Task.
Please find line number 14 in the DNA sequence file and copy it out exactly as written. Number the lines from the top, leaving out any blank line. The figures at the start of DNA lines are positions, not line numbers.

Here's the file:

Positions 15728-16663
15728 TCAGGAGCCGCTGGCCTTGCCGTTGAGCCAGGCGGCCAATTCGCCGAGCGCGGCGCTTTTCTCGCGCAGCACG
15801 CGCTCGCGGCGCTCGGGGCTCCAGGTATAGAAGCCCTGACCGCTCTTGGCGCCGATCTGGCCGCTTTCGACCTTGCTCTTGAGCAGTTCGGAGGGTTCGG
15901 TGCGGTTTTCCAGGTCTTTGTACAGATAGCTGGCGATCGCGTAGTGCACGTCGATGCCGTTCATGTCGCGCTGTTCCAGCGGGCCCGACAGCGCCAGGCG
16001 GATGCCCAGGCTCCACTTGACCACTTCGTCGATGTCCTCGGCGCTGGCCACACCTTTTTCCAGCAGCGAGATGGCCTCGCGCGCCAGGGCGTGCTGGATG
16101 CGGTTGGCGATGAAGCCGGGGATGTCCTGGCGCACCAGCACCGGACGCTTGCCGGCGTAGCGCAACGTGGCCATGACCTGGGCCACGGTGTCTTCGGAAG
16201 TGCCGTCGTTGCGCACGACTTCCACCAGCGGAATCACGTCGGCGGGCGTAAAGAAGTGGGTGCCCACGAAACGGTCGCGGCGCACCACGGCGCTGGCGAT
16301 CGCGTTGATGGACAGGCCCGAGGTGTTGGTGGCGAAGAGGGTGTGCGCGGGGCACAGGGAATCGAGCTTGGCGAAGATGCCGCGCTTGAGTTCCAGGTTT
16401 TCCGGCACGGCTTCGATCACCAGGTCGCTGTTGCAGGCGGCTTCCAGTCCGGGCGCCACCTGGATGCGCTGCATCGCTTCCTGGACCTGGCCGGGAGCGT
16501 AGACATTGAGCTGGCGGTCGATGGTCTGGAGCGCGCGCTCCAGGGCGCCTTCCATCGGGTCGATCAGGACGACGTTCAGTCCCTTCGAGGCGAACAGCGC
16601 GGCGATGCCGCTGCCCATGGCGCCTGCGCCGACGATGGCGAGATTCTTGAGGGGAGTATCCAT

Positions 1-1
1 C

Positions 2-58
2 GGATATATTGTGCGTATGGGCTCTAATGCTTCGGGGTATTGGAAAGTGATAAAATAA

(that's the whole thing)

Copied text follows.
Positions 2-58